AS people paid their respects to those who lost their lives in service of their country, the poignancy of an Armistice Day parade held special significance for one particular soldier.

For Private Paul Gibbons, it was the first time he had returned home to Earlestown since he was injured in Afghanistan, weeks after six of his friends were killed after their vehicle hit an IED in March.

The 25-year-old from Corunna Company 3 Yorks was also travelling in an armoured vehicle when it struck an explosive.

His wife Jude thanked Earlestown councillor Seve Gomez-Aspron, who contacted Pte Gibbons’ regiment, to organise the trip, so Pte Gibbons could march in the parade.

She described Paul, who is currently stationed at Battlesbury Barracks in Warminster, as a “modest” man who was the brains behind a Facebook page, which kept the families of servicemen and women in touch with events in Afghanistan.

Speaking to the Star before the parade, she said: “A week after his friends were killed (including Private Daniel Wade from Warrington), he was blown up as well. This time the Warrior vehicle did its job. He suffered nerve damage to his hand and back, but he’s ok.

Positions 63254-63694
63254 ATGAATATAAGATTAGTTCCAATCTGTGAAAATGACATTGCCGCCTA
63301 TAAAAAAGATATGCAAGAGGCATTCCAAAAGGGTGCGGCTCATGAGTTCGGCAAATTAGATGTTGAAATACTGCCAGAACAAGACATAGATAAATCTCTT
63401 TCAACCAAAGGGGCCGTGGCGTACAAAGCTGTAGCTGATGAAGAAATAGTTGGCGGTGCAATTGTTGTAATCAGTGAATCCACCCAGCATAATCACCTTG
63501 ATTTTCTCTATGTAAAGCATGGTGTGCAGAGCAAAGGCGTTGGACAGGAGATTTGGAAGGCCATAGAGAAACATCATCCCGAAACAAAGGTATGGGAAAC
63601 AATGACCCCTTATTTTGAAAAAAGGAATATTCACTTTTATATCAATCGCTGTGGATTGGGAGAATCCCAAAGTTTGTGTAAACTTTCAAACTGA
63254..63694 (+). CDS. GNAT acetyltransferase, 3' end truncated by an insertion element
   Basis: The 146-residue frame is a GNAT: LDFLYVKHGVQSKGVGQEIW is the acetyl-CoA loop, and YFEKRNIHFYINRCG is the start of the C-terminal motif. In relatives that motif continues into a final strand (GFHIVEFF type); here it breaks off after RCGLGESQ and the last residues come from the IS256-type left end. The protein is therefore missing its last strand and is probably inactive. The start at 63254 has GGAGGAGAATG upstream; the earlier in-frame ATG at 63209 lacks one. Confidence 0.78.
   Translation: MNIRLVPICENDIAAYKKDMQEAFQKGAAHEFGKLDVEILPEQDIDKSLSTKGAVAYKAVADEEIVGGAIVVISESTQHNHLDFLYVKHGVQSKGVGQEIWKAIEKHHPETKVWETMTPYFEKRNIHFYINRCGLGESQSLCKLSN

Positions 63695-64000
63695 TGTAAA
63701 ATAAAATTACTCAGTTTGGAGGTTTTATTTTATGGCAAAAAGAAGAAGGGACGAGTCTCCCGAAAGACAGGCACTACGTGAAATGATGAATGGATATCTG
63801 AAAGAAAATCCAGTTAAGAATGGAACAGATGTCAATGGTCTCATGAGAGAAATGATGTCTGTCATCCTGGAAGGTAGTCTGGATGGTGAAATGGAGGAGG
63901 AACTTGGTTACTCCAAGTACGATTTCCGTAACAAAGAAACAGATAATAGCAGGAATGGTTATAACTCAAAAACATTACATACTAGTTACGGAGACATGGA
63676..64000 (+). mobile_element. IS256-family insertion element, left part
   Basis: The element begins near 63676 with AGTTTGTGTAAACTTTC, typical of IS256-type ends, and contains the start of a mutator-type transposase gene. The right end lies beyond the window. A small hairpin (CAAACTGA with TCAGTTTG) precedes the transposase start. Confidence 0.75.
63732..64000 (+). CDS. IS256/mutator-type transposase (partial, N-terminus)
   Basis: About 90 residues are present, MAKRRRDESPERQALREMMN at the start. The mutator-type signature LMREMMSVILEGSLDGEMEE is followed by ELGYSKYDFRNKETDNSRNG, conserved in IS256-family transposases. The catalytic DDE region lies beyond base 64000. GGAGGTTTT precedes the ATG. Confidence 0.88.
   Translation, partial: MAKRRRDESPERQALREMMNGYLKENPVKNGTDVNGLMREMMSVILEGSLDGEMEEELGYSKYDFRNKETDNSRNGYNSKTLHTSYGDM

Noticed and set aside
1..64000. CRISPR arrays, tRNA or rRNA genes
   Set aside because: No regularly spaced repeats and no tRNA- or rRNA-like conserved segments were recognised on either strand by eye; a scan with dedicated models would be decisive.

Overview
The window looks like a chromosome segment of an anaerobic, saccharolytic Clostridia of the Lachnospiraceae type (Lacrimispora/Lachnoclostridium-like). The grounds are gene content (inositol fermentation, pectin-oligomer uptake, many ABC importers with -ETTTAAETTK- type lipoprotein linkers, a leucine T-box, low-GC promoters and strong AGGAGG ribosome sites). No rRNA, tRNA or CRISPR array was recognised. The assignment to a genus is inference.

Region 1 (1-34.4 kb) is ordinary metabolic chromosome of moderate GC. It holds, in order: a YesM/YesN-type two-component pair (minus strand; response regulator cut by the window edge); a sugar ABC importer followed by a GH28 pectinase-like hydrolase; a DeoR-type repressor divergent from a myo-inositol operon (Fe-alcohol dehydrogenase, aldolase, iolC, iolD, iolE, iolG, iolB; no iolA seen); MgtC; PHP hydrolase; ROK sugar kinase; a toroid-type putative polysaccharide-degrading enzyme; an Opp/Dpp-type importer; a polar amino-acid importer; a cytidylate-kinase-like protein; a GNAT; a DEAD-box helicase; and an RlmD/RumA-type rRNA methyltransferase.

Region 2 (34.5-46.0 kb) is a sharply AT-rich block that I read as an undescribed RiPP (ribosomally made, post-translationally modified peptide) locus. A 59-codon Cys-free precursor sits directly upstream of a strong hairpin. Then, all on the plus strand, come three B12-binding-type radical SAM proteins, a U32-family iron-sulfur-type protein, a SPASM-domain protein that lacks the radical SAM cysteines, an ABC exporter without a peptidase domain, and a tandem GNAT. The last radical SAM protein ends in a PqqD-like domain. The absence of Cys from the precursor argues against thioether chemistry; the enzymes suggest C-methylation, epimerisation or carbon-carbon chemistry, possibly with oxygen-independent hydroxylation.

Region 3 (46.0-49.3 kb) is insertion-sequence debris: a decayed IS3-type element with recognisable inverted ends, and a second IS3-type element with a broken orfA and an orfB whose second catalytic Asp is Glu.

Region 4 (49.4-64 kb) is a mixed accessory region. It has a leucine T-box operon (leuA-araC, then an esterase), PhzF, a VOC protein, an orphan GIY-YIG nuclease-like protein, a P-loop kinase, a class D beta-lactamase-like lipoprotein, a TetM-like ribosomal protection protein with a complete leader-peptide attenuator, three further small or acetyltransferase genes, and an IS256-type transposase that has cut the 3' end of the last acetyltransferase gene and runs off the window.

“He’s not quite back to full duties.”

With the death of six of his friends, Jude explained that his company had suffered the biggest single loss of life in Afghanistan.

She added: “He was particularly good mates with Daniel Wade, but knew all of them well. But he had to crack on; he’ll tell you that himself. If they don’t those lads died for nothing.

“And I know Daniel’s fiancée and new born daughter will be there to watch him march.

“The people of Earlestown have been right behind him. Rosie’s Bar has been a help and people have sent him parcels, including a lovely old dear who sent him something every week.”

Jude unveiled Paul as the creator of the Facebook page Pte Oonagh Bear. With more than 800 fans, it allows family members back home to pass messages to their loved ones.

She said: “Everyone knows him as Gibbo, but don’t realise it’s him behind the site.

“Families get in touch and ask if they can get in touch with their son.

“He would update the page every morning and it became more reliable than the newspaper.

“If you look at the site and see how hard he works on it, he deserves some credit.

“He was nominated for a Pride of Britain award, but Paul said ‘no, someone else is more deserving’.”